Malcolm Jolley talks to Toronto food lawyer and podcaster Glenford Jameson.
Like a lot of young Canadians, Glenford Jameson’s first jobs were in restaurants and bars. Jameson has kept his connection to the food world in his practice as a lawyer at his own firm, G.S. Jameson & Co., which advertises “legal expertise in food matters.” I met Jameson socially recently, and I was intrigued to come across a “food lawyer” and on the recommendation of the person who introduced us I checked out his food law podcast, Welcome to the Food Court. After listening to a really interesting episode about calorie labeling at restaurants, I contacted Jameson and sat down with him a few days ago to find out more about what he does.
It turns out in some ways Jameson is a standard corporate lawyer, but with a focus on food related businesses. As he explained, “80 percent of what I do is in the food sector: I live in the supply chain.” That supply chain, of course, is among the most heavily regulated, and its Jameson’s job to keep “stakeholders up and down the supply chain” out of trouble. I asked him what kind of trouble might that be, assuming that when people and companies do get themselves in trouble it’s likely over something they didn’t foresee. He chuckled in response saying, “Oh man, it’s so easy to get into trouble, the food system is remarkably complex”, then he talked about a few specific ways: “There’s trouble from a civil liability perspective, trouble with other people you contract with, whether it’s the public or hospitality businesses, and there’s all kinds of ways to get into trouble including if someone, or a group of people get sick. Then there’s the Canadian Food Inspection Agency and Health Canada. We have this unruly group of statues that are incredibly proscriptive in some ways but incredibly broad and interpretive in other ways. It can be complex to comply with them, and when the CFIA or Health Canada or a provincial agency make it their business that they are.”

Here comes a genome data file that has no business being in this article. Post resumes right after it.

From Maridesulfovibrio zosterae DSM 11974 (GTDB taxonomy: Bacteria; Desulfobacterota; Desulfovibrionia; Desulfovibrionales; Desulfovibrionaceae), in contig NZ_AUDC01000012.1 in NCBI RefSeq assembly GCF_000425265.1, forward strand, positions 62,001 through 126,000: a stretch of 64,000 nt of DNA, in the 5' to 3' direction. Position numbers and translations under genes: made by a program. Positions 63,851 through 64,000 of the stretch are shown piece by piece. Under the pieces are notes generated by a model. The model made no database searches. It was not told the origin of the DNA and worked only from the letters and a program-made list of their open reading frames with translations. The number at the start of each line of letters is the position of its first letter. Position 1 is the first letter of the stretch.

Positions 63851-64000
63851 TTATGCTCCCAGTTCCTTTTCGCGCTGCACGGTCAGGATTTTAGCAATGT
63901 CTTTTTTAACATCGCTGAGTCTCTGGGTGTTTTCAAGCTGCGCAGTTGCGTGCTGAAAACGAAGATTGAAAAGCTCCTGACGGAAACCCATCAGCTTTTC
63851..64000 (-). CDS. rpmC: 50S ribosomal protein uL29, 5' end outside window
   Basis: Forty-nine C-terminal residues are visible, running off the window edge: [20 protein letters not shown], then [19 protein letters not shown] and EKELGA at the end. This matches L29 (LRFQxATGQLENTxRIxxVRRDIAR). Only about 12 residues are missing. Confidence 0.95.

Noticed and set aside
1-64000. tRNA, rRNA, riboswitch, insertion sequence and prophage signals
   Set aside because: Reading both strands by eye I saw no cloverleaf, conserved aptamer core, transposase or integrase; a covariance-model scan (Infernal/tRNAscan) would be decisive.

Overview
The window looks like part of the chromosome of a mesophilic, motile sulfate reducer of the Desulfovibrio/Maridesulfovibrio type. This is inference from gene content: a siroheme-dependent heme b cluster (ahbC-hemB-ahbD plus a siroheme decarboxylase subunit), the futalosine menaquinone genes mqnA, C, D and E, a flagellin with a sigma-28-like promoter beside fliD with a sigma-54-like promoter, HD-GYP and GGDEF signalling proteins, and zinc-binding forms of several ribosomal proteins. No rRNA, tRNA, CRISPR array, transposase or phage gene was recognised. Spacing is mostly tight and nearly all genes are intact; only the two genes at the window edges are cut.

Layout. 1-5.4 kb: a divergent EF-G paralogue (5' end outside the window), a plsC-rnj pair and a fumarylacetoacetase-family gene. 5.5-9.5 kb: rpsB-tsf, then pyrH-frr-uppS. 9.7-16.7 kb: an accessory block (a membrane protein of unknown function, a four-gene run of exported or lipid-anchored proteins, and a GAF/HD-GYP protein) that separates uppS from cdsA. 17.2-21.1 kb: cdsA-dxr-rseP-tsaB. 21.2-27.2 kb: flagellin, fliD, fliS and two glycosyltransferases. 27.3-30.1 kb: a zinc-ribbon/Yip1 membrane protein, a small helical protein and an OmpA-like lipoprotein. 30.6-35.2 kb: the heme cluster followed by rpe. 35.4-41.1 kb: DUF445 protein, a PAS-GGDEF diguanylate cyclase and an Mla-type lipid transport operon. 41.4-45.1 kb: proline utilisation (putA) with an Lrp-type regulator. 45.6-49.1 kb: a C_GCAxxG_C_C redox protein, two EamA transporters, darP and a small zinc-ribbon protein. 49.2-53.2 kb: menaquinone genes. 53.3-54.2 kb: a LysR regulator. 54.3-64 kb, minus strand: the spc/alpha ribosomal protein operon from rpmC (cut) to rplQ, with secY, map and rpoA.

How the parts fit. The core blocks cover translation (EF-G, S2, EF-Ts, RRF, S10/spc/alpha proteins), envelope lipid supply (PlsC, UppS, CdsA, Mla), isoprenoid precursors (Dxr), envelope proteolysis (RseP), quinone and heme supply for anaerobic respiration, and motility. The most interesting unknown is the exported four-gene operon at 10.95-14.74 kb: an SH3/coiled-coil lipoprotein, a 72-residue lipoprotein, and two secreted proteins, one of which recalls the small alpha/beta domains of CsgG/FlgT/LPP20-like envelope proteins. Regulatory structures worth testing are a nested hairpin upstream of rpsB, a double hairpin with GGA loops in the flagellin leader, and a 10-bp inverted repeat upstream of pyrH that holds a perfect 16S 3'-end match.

Jameson does not foresee an easy ride for food businesses in the immediate future. He said, “One of the things we’re seeing right now is a real change in terms of public trust in our food systems.” Jameson explained the regulator agencies are moving away from a practice based on “acute issues”, like finding out what made people sick to a broader, more preventative approach. He sees issues like food fraud, whether it’s related to safety or just false advertising, like labels of origin or organic status. He mentions a court in California that is dedicated to hearing claims about foods labeled “natural”. He cites a recent Canadian class action suit about that centred on the term “macro-biotic” that settled out of court.
Jameson also explained to me that in food law there isn’t just a wide range of trouble to get into, there’s also a wide range of remedies available to the courts: ways to fix the problems. He named some: “There’s fines, there’s recalls, if you’re an importer your imports can be destroyed, if people were hurt, or worse, you might have to compensate victims or their families.” He added that the Food and Drug Act is enshrined under the federal government’s jurisdiction over Canadian criminal law. That means, he explained, that inspectors with the federal agencies are essentially empowered like the police. “If you get charged under that act”, he explained ominously, “you’re getting fingerprinted and applying for probation because you could go to jail. It’s very different from most industry regulations.”
Despite the scary regulatory stuff, Jameson is optimistic about what’s happening in the food world. A good deal of his practice, he explained, is working with new start-up food companies, especially ones that are trying to change the food system and feed people in new and better ways. He told me about a recent client that employed him to make sure the CFIA would allow the sale of “a particular breed of cricket” as food. (It is.) As he explained, with start-up businesses, regulatory approval for something novel, is often a prerequisite for investors to feel confident enough to raise a round of financing. Or, if a new food company is seeking a contract from a large retailer, they’ll have to prove they are in full regulatory compliance that meets the retailer’s standards.
Looking forward, Jameson is interested in the upcoming free trade deal with the E.U. (assuming, he lawyerly added, it’s ratified). There he said, there will be interesting developments in the way geographical origin labeling is harmonized in Canada with Europe’s extensive regulatory framework. The CETA, he added might be an opportunity for companies he sees that creating third party private “ISO-type” accreditation systems, outside of the public ones. Jameson told me he sees this as part of two faceted trend: first that regulatory frameworks are increasingly being shaped by the demands of customers rather than industry; and second that governments are accordingly shifting their regulatory focus away from simply cheap and safe food to standards of quality. “What’s happening,” he said, “is regulation is becoming more responsive to the consumer, and that’s a good thing.”